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Audio Review - Liberator Chronicles Volume 11

The Liberator Chronicles – Volume 11

Review by M1795537 OC Virn

11.1 Brother by Nigel Fairs
11.2 Poison by Iain McLaughlin
11.3 Return to Destiny by Andrew Smith

Sound Design by Martin Montague
Music by Jamie Robertson
Directed by Lisa Bowerman and Louise Jameson
Produced by David Richardson and Cavan Scott for Big Finish Productions


Big Finish's audio range not only gives writers an opportunity to develop characters that were under-used in the TV series, but to create new recurring characters. Here we see Vila as the hero not once, but twice. Cally, too makes a welcome return to a more daring role. There's also the chance to explore back stories, as in Brother, where we discover more about Avon's family in a tale featuring Gustav Nyrron, the Auron who made his first appearance in Liberator Chronicles Volume 1.

Dialogue isn't everything: there's a lot going on in the background, with sounds that set the scene, and in places move the plot forward without any verbal narrative. The sound quality, particularly the echoes, give the listener a sense of scale in the different settings and spaces. Fascinating, too, how the music creates or subtly changes the atmosphere of each scene. Between them, music and fx flesh out the stories. It takes skill to do this well, but it's what we've come to expect from Big Finish.

11.1 Brother by Nigel Fairs
Performed by Paul Darrow, Anthony Howell and Anthony Byrne

You'd probably benefit from hearing this more than once. There are interwoven stories, one from someone whose memories are confused in the first place, the other often in flashbacks. It all comes together in the end, as you probably anticipated. Unfortunately it isn't exactly a happy ending.

Themes include bigotry, ethnic cleansing, and the effects of parental nurturing, both positive and negative. Well, mostly negative, to be honest. There are a couple of jarring references in the story that made me wonder about the timescales involved, but I'm sure you can work it out.

Paul's acting lends veracity to the character of Avon and it would be hard to imagine anyone else having the same impact. We learn something of Avon's background, including his eponymous brother. There are a few nice Avonisms:

Gustav says, "I thought I was in love," to which Avon replies, "It happens to the best of us."
Avon later claims, "I'm never wrong... well, hardly ever."

You'll have fun fitting it all together. I think that's what the writer intended all along.

1.2 Poison by Iain McLaughlin
Performed by Michael Keating and Samantha Béart

All aboard for an adventure on a Federation freighter. For once, Vila takes the starring role, Blake having sent him undercover to find out what the Federation are up to. Vila explains that "some friends talked me into it", which tells you all you need to know about his motivation.

He meets Jance, whose father is one of many kidnapped civilians about to be enslaved on Tindus 3. In her bid to free him, she is posing as one of the ship's crew. Together, Jance and Vila discover the horror of what's in the freighter's other hold.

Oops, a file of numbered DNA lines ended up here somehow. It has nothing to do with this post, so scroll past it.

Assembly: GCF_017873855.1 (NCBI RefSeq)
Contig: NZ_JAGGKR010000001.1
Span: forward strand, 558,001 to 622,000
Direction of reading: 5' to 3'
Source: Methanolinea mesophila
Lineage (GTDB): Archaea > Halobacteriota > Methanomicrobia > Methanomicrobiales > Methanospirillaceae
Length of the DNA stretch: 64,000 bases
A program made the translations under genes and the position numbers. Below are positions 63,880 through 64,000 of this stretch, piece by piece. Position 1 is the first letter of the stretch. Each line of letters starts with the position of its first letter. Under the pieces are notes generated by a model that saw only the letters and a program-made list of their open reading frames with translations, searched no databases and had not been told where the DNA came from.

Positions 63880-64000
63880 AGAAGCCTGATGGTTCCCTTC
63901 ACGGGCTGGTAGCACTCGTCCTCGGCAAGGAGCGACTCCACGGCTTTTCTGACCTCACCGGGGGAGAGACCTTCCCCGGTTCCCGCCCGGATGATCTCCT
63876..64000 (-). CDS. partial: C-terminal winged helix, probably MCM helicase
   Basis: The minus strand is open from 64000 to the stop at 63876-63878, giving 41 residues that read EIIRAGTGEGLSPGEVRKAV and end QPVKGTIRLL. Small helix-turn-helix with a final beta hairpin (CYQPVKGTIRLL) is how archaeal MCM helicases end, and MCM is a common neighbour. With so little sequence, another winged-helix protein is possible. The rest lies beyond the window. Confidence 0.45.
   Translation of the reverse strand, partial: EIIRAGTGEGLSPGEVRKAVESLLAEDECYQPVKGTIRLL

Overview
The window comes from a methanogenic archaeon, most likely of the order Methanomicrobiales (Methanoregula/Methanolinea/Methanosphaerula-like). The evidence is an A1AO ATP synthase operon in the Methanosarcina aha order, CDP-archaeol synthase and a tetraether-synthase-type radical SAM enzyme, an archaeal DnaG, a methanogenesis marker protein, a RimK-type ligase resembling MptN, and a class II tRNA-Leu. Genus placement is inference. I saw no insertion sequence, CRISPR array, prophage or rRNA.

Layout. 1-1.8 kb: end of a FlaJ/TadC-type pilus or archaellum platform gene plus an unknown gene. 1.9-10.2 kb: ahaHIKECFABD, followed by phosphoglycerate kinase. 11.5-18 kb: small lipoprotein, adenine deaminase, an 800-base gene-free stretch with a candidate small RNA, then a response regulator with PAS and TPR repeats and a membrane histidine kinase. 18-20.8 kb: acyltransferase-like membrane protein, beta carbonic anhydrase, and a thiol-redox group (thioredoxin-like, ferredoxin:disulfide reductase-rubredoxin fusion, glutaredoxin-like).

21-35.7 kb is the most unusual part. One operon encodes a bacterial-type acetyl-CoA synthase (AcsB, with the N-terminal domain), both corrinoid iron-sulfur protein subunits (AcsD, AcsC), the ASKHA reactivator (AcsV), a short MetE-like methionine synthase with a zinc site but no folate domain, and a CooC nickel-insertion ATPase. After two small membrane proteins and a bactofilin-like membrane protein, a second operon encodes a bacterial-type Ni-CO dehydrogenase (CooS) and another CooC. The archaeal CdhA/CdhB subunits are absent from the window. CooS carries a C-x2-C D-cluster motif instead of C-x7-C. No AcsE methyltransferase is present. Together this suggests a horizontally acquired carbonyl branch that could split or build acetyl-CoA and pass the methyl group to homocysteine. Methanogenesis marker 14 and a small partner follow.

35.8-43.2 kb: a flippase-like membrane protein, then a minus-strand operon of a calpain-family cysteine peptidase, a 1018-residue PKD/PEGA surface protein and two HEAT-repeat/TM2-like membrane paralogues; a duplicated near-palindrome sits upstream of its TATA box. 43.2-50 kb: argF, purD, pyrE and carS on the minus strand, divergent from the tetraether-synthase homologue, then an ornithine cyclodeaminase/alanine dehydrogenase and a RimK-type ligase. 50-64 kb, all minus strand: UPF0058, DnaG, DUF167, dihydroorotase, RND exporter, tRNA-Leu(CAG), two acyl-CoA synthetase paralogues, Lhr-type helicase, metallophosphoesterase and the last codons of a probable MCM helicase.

Tension builds nicely to a last-minute rescue, with Vila selflessly lending Jance his teleport bracelet. But how will our hero escape? Will he finally get his girl?

It's a treat to hear this expertly performed by Michael Keating in his Vila persona, ably supported by Samantha Beart as Jance. And perhaps because it features Vila, the tone in Poison is less aggressive and less explicit than some other Big Finish audios, despite the deaths of several hundred innocent victims. Collateral damage shouldn't be allowed to get in the way of a good story.


11.3 Return to Destiny by Andrew Smith
Performed by Jan Chappell, Michael Keating, Louise Jameson and John Leeson

Just when Blake and his friends think they can take a break, a distress call leads them into more trouble than they need. Avon wants to cut and run, while Blake feels duty-bound to warn and protect.

As a follow-up to the first series episode 'Mission to Destiny' this story continues what we suspected even then: that the Federation are somehow behind everything bad that happens. It's a neatly-written plot that brings back a couple of old friends as it moves the history of planet Destiny into a new phase. Beware the Feds bearing gifts, one might say.

We have accounts from both sides of the action, with stand-out parts for Cally, acted by the wonderful Jan Chappell, and playing Vila there's - who else could it be? - Michael Keating.

With the Federation's battle fleet closing in and an unsuspecting population about to be betrayed through personal grudges, power-grabbing and greed, it's time for some of the quieter members of Blake's Seven to step up.

Overall, these three tales give us the chance to understand a little more about people and places we recognise but didn't really know. In Avon's case, more understanding does not necessarily mean greater sympathy. With all three characters, we are left to wonder what might have been.

Liberator Chronicles Volume 11 is available from Big Finish on CD (while stocks last) and digital download.
Full details of their current range of B7 audio dramas, audio books and original novels can be found here: Big Finish B7 Hub

Cover artwork by Grant Kempster
Photographs of producer Cavan Scott with Samantha Béart and Michael Keating, and John Leeson & Louise Jameson, courtesy of Big Finish.


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